Interactions between Wolbachia and the Mosquito Vector of Dengue Virus Aedes aegypti
2017-04-19T23:32:14Z (GMT) by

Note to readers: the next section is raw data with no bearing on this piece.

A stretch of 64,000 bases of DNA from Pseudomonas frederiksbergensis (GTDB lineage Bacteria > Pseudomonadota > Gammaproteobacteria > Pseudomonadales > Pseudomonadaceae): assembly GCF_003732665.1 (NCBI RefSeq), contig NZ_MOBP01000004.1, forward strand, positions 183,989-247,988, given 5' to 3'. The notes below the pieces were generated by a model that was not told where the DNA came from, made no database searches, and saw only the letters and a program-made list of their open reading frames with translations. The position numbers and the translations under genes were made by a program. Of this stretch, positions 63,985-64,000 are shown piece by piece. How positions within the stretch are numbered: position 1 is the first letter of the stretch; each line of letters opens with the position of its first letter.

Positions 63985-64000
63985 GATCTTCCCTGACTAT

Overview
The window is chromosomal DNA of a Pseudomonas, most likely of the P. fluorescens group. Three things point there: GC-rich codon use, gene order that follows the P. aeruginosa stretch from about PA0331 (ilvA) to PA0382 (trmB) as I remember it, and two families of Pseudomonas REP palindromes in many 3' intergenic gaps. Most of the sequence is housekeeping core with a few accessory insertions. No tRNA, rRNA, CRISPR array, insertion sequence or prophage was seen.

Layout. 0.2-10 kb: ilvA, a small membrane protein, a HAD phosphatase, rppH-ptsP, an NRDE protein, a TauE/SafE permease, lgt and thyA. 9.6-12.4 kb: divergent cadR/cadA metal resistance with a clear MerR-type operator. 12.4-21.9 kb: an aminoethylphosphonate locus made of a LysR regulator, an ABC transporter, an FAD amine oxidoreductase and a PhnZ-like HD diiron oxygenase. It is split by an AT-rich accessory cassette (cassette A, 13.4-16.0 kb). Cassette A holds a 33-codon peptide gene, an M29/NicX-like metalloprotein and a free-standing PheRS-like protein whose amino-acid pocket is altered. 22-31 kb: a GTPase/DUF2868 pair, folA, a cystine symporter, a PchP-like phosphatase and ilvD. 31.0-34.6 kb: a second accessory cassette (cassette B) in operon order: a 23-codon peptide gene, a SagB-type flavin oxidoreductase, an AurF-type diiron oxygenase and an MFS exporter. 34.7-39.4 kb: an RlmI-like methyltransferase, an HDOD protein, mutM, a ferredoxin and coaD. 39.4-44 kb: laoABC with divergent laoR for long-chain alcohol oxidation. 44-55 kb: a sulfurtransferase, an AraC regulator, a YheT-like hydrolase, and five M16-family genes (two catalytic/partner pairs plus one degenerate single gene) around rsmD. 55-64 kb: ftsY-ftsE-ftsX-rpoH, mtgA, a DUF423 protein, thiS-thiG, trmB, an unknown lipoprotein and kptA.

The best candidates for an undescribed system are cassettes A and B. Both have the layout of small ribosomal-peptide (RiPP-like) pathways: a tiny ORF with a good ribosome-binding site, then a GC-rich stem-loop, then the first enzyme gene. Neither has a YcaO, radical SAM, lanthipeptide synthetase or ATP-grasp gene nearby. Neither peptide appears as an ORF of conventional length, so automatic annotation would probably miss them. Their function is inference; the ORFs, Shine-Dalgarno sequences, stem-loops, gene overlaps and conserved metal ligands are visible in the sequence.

Dengue fever is a severely debilitating disease caused by the dengue virus (DENV) and transmitted by <i>Aedes aegypti</i> mosquitoes. There is no specific treatment for the disease and the current vaccine does not give complete protection against DENV. A novel control approach involves the use of the maternally transmitted endosymbiotic bacterium <i>Wolbachia</i> as a bio-control agent. <i>Wolbachia</i> is present in 40% of insects but not <i>Ae. aegypti</i>. However <i>Wolbachia </i>has been artificially introduced into <i>Ae. aegypti</i> where it forms stably inherited infections. <i>Wolbachia</i> is able to manipulate female reproduction leading to inviable eggs when an infected male mates with an uninfected female or females with a different strain of <i>Wolbachia</i>. This characteristic, known as cytoplasmic incompatibility enables <i>Wolbachia</i> infection to spread through wild populations. <i>Wolbachia</i> also has the ability to limit the replication of co-infecting pathogens in mosquitoes. <i>Wolbachia</i> infected mosquitoes are currently being released into the field to trial whether they will interrupt DENV transmission to humans. <br> <br> The mechanistic basis of <i>Wolbachia</i>-DENV blocking is not well understood. There is evidence that <i>Wolbachia</i> activates the host’s immune response thereby making it able to resist subsequent DENV infection in a process known as ‘immune priming’. Competition between <i>Wolbachia</i> and the virus for limited host resources has also been linked with <i>Wolbachia</i>-DENV blocking. Immune priming and resource competition, however, do not fully explain <i>Wolbachia</i>-DENV inhibition. The strength of blocking appears to correlate with <i>Wolbachia</i> density, with highly infected mosquitoes and cell lines exhibiting almost complete DENV inhibition. <br> <br> This thesis therefore focussed on understanding the effect <i>Wolbachia</i> density has on DENV blocking in various mosquito tissues by increasing nutritional resources through feeding <i>Ae. aegypti</i> mosquitoes multiple human blood meals. We found that multiple blood meals do not increase <i>Wolbachia</i> density or DENV blocking, indicating that the <i>Wolbachia</i>-mediated DENV inhibition should be stable throughout the lifespan of <i>Ae. aegypti</i>. This thesis also investigated whether particular mosquito tissues were important for DENV blocking by virtue of their <i>Wolbachia</i> density or functional roles in infection and immunity. We found that no particular tissue type was important for <i>Wolbachia</i>-DENV blocking, suggesting that the mechanisms underpinning blocking should be systemic or fundamental to diverse cell types. <br> <br> Mosquitoes are naturally infected with viruses, including flaviruses known as insect-specific flaviviruses (ISF). Although ISF are incapable of infecting vertebrates they may alter susceptibility of mosquitoes to medically important flaviviruses. The effect <i>Wolbachia</i> has on ISF is currently unknown. This thesis therefore examined whether the anti-virus effect demonstrated for flaviviruses including DENV is observed for ISF. Surprisingly, <i>Wolbachia</i> enhanced ISF infection rates and loads indicating that <i>Wolbachia</i>-mediated anti-virus effect is not universal to all flaviviruses. Further study is therefore required of <i>Wolbachia</i>-ISF interactions and the effect this has on arboviruses such as DENV. <br> <br> This thesis has clearly demonstrated that feeding mosquitoes repeatedly on human blood does not influence <i>Wolbachia</i>-DENV inhibition and that blocking is not dependent on a particular tissue type further adding to the emerging understanding of <i>Wolbachia</i>-DENV interactions. In addition it has demonstrated that the anti-virus effect of <i>Wolbachia</i> is not common to all flaviviruses.